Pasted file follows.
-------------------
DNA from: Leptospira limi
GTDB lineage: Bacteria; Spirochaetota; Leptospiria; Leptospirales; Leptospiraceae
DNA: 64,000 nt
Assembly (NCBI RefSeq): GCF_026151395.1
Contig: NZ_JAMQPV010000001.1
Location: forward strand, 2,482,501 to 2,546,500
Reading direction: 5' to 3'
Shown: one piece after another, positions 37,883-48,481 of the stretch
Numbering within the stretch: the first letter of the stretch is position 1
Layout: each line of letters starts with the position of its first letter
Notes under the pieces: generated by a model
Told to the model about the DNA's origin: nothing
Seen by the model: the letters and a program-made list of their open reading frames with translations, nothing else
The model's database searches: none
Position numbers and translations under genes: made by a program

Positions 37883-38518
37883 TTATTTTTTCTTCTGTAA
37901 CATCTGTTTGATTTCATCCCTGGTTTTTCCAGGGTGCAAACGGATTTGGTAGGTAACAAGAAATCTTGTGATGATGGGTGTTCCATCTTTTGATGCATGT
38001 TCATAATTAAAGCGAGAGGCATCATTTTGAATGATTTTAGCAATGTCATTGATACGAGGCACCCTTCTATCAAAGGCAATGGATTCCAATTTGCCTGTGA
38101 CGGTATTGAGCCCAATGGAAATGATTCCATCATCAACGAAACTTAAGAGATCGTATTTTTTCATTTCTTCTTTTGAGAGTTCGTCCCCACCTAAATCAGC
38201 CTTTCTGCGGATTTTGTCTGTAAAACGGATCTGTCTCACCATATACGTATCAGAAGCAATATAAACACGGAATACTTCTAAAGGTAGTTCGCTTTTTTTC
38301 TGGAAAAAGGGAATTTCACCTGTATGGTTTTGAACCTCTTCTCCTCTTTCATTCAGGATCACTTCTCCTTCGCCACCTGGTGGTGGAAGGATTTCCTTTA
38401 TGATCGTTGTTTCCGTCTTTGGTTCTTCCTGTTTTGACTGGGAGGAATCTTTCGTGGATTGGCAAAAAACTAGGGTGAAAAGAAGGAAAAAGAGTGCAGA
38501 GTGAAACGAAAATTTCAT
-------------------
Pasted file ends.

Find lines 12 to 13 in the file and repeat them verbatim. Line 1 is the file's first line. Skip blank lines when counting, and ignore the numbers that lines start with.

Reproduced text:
Told to the model about the DNA's origin: nothing
Seen by the model: the letters and a program-made list of their open reading frames with translations, nothing else